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Chicago After Daley Tue Dec 10 2013
The believed reason as to why Jane Byrne won the 1979 mayoral primary is almost the stuff of Chicago legend. Not too long before the primary, a large blizzard occurred in Chicago and the city did a terrible job of responding to the blizzard, largely in the form of not plowing the streets. The next month, Byrne won the primary with 51 percent of the vote, defeating then-Mayor Michael Bilandic and then won the mayoral election in April 1979 with 82 percent of the vote, becoming the city's first and only female mayor.
Why Byrne won is actually rooted in reasons much deeper than Bilandic's administration doing a horrible job responding to the blizzard. Bilandic was the first post-Richard J. Daley mayor and as a result, the Chicago government was in shambles.
Byrne positioned herself as a candidate outside of the machine, although she was actually very much from the machine. Byrne became the commissioner of Consumer Sales, Weights and Measures under Daley and, according to the book Fighting Jane by Bill and Lori Granger, he called her "Janie." But Byrne was able to position herself as being outside of the machine and since Bilandic fired her from her position, it was a little bit easier for her to position herself as an outsider.
The reality is at the end of the 1970s the Democratic machine was largely in shambles because of Daley's death. The blizzard probably helped her win because it showed the city how ineffective of a leader Bilandic was. In essence, the city that works stopped working under Mayor Bilandic.
The fact that Chicago has stopped working while Rahm Emanuel has been mayor could hurt him in the 2015 election.
The first example of Chicago not working would be the Chicago Teachers Union strike. There are plenty of people in Chicago who will and have placed the blame on Emanuel and Jean-Claude Brizard, who left the position of Chicago Public Schools CEO right after that strike, for the strike occurring. Quite a few people look at what happened with that strike and feel it is entirely Emanuel's fault the strike happened, resulting in cancelled classes for CPS students.
However there are also people who will argue the strike was the fault of the CTU instead of the CPS. Even when you think no one argues a certain point, it's always safe to assume there's at least one person arguing the point opposite to yours.
There were also the school closures, which wasn't so much an example of Chicago not working as something that cannot be spun positively no matter how hard you try.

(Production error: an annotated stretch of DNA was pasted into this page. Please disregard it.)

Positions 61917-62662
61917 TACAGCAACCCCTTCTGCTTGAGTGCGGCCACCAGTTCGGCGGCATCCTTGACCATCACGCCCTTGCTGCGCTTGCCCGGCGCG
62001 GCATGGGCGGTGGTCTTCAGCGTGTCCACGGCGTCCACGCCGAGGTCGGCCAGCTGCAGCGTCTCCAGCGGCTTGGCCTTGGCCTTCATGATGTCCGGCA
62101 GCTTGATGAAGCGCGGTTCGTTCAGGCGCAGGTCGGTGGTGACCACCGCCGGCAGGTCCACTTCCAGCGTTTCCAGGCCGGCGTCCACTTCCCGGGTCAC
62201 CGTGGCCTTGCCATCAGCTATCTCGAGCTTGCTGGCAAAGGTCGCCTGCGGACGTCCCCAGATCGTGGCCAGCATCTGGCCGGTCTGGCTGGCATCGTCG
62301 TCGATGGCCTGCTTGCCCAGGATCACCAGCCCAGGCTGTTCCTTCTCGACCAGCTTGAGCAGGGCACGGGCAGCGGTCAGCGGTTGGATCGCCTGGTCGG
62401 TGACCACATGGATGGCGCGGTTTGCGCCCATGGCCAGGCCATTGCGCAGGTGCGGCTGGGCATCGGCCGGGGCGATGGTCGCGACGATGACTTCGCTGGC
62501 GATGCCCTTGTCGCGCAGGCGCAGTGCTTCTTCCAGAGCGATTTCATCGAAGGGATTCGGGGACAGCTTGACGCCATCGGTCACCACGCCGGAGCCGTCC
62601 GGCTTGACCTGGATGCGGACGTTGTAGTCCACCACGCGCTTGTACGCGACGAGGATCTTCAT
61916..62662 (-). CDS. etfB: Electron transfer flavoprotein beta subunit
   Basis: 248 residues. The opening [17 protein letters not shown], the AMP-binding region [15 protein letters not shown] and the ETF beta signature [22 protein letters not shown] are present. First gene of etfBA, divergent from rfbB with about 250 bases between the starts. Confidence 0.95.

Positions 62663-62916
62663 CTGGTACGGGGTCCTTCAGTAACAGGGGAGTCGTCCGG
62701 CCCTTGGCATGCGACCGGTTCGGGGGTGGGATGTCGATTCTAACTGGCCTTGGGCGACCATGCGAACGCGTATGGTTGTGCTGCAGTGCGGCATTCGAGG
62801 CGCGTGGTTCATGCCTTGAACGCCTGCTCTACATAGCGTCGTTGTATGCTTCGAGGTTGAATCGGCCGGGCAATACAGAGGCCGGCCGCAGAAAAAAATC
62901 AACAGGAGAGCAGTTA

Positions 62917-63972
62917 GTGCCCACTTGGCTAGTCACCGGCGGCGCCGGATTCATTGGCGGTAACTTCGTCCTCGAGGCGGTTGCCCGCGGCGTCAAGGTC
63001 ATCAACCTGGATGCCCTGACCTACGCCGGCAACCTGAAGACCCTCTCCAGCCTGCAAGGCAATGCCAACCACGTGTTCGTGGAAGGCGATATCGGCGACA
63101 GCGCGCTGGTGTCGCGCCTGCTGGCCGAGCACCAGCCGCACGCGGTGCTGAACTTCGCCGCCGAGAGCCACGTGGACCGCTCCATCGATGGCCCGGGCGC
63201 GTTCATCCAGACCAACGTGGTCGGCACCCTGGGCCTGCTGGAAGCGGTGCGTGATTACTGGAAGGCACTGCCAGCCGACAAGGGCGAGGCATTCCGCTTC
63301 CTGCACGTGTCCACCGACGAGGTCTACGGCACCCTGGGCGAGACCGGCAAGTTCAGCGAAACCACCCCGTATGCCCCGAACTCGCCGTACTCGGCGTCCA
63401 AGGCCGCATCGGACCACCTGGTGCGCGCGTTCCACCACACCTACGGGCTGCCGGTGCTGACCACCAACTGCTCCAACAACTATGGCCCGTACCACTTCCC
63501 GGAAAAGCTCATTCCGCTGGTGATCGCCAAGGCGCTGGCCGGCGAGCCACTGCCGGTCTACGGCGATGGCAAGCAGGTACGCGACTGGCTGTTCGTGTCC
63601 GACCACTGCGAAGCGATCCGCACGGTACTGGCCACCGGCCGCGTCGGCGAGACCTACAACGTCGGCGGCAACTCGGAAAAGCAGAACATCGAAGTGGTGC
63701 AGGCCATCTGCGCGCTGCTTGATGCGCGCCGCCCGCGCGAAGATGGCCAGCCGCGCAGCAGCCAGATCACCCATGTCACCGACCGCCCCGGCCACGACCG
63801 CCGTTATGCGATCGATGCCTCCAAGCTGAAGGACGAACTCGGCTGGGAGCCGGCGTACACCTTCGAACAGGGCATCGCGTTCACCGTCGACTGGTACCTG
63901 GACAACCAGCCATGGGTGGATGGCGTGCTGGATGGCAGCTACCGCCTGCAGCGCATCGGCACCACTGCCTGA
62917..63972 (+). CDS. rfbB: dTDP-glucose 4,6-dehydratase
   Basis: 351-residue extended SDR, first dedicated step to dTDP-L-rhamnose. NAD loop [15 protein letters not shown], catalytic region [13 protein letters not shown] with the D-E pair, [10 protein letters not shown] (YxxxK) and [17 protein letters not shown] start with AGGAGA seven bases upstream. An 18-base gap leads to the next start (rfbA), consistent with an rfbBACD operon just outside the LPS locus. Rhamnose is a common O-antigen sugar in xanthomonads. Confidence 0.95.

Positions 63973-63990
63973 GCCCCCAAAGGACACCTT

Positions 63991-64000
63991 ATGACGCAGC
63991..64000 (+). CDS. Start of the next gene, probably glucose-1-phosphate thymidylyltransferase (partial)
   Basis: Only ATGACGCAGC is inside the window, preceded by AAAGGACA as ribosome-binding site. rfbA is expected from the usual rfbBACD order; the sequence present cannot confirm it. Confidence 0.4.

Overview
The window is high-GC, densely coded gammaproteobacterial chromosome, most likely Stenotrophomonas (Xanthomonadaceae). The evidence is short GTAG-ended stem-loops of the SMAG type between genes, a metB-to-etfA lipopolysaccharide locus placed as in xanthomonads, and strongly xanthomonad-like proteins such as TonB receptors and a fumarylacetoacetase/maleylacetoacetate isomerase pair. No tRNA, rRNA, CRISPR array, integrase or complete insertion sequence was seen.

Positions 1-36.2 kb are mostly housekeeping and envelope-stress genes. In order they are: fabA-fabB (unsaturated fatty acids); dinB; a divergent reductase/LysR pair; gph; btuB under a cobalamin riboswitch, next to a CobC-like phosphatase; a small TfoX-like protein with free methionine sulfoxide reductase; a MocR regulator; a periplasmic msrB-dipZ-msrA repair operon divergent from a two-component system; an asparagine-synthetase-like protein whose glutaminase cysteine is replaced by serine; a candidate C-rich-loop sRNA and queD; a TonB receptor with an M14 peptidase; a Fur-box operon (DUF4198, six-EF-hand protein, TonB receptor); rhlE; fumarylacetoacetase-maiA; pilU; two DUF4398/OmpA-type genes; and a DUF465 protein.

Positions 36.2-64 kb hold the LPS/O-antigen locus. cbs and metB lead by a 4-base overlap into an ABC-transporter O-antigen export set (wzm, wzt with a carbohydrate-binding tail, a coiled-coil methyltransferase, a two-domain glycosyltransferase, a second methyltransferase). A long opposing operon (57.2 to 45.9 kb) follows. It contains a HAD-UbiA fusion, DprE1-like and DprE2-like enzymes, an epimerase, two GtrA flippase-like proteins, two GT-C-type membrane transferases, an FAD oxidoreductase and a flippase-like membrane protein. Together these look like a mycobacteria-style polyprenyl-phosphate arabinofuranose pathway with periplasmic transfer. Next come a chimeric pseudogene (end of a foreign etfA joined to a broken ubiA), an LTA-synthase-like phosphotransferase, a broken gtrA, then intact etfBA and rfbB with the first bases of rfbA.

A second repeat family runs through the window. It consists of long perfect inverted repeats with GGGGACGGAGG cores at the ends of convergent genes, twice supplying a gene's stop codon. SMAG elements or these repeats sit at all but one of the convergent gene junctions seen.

And then there's Ventra. There certainly are plenty of people to blame for Ventra, but the colossal mess still occurred while Emanuel was mayor. People might blame Forrest Claypool, the head of the Chicago Transit Authority, for the Ventra problems, but Claypool is an Emanuel appointee.
Ventra problems are also inescapable for most Chicagoans and have snarled the commutes of many. At the end of the day, plenty of Chicagoans will argue the school closings or murders didn't affect them. Those issues affected the Chicagoans who live in areas too many people forget about.
As a result of the problems the city has faced, a good challenger to Emanuel in 2015 could defeat him if they use the problems against him. This was something brought up by the Reader's Ben Joravsky in the immediate aftermath of the school closures. As he pointed out, Byrne was the ultimate underdog, someone completely dismissed by City Hall, but she ended up triumphant.
The problem is there has to be a good candidate against Emanuel. There were people who ran against former Mayor Richard M. Daley, but he served as mayor of the city for 22 years and everyone knows he did quite a few infamous acts as mayor.
The key difference is although Emanuel has had some poor timing with ski trips, he's ultimately very media savvy, something Bilandic was not after the blizzard. This is a man who was the subject of a rather positive cover story in TIME right after the CPS closed a record number of schools. When asked about Ventra, he responded that Cubic would not receive a penny until Ventra worked properly. As Joravsky mentioned, the mayor gave a comeback people viewed as clever when asked about the routes students had to take to get to class.
When the public confronted Bilandic with outrage over the poor response to the blizzard, he compared himself to Jesus about to be crucified, according to Fighting Jane. Emanuel isn't prone to sticking his foot in his mouth like previous mayors, which is why it would be very difficult to defeat him.
It's also worth remembering Byrne was only mayor for one term. Her career as mayor was essentially made up of well-intentioned ideas that didn't work well. This is a mayor who decided to draw attention to problems at Cabrini-Green by moving into Cabrini-Green. As you can imagine, it didn't do much in the long run. It's entirely possible Byrne was lucky when Bilandic tripped over himself in the wake of the blizzard, or it might have been the unexamined possibility of her getting quite a bit of help from her husband, journalist Jay McMullen.
At the end of the day, there is quite a bit that could hurt Emanuel's image. He is, however, an established politician who is very good at fundraising and maneuvering through the media, particularly on a national level. It would take an unbelievably good candidate to make things that seem like blips really damage him.